Collectively look at the same gauges and needles
To make a big impact on your goals, you need to have everyone involved in the organization collectively look at the same gauges and move the same needles. This is something you will only achieve based on a mutual understanding of what is important (your gauges) and how it is measured (your needles). Having your gauges and needles in place allows you to measure the impact of changes and track the results over time. It enables you to employ statistical techniques to discover what aspect of your efforts is having the greatest impact. With this, you can take learnings and steer your plan to focus efforts on what delivers the most value. It creates a feedback loop that allows continuous improvement and increases effectiveness.
Start small, but be strategic and intentional
You might have heard the phrase, “It’s not about the destination, but the journey.” When you embark on becoming a digital enterprise, you’ll for sure not know the exact end goal and how to get there, be it simply because you can’t predict everything. If you think you do, look at some recent disruptive events, like Covid, and think again. Hell, it might even be all journey, and there might not be a ‘final’ destination, and that’s fine. So, whenever you start the journey, not knowing when or how you’ll reach your destination, make the journey itself worthwhile. Start small, and work in steps towards overseeable goals. Create quick wins, and be sure to celebrate and share achievements. Experiment and allow yourself failures, or as we like to call them: opportunities to learn.
Leadership: Put your money where your mouth is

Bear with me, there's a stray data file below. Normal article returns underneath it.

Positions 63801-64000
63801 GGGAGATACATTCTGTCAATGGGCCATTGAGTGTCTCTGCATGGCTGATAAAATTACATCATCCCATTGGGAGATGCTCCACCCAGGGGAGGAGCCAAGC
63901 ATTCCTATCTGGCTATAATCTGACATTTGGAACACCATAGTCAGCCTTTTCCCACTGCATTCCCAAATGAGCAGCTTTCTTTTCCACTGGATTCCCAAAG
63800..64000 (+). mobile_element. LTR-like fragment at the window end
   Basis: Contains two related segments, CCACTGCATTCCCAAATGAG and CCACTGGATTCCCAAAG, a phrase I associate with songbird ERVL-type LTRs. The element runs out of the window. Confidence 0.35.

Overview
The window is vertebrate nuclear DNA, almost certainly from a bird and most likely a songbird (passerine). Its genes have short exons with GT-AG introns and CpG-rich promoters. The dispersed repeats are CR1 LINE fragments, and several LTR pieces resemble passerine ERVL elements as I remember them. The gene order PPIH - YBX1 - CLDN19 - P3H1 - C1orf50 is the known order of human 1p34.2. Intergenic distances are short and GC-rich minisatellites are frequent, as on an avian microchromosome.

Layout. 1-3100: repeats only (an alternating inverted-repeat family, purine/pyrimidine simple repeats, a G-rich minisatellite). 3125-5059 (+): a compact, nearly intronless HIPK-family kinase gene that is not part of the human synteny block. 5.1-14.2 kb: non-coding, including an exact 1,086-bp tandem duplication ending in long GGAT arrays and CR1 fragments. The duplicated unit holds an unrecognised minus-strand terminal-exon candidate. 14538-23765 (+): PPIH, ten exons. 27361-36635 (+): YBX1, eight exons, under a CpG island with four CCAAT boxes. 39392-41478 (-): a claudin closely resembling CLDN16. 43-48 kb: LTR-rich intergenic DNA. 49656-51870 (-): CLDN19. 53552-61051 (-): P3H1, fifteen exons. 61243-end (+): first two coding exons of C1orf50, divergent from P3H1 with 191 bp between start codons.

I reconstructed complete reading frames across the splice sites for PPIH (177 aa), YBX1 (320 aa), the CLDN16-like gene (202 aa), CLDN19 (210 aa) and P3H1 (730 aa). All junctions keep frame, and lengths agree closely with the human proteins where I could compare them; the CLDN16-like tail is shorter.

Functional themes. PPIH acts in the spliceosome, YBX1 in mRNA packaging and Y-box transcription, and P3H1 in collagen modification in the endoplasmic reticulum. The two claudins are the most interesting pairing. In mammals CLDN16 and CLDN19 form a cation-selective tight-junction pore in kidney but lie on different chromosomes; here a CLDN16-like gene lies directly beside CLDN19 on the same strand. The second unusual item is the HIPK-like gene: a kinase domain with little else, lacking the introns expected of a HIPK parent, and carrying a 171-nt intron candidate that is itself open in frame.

As a leader, show your commitment to achieving results, by being part of it, being seen, and getting your hands dirty. Don’t just talk the talk, walk the walk. Put trust in the people around you and give them the power and mandate to make choices they think are best in line with their shared goals and ambition. Empower people to take ownership and reward those who go above and beyond. Nurture a culture that allows people to fail often and fail fast, without shame or punishment, in order to learn and improve.
Share a clear vision and communicate early, clearly, and often. Be an approachable leader for your team and always keep your eyes and ears open, absorbing feedback from the organization and eliminating barriers that impede transformation. Address concerns and show that you are there to make difficult choices in the process when plans require adjustment. Don’t stick to plans blindly, and don’t fall for the sunk cost fallacy, a human tendency to follow through on an endeavor just because of your investment in time, effort, and/or money into it, whether or not it will outweigh the future benefits.
Build on the change and make it stick
Making all that change stick is not something that happens overnight, it takes thoughtful planning and a true shift in mentality. To make change stick is to create a culture of change instead of handling change in a project-to-project manner. Only a culture of change will allow your organization to make change happen and truly sustain it. If you mind the beforementioned organizational and leadership behaviors, you are sure to be in the right direction.
When you have the right foundation set, and you are progressing well in your journey of transformation, moving the needle in a business environment can be infectious, in a positive way. As a team and in numbers, working towards a common realistic goal, greater and larger accomplishments are possible, and skills like leadership and priority management are subconsciously born. Make that mindset a part of company culture, and growth and success are likely to become commonplace.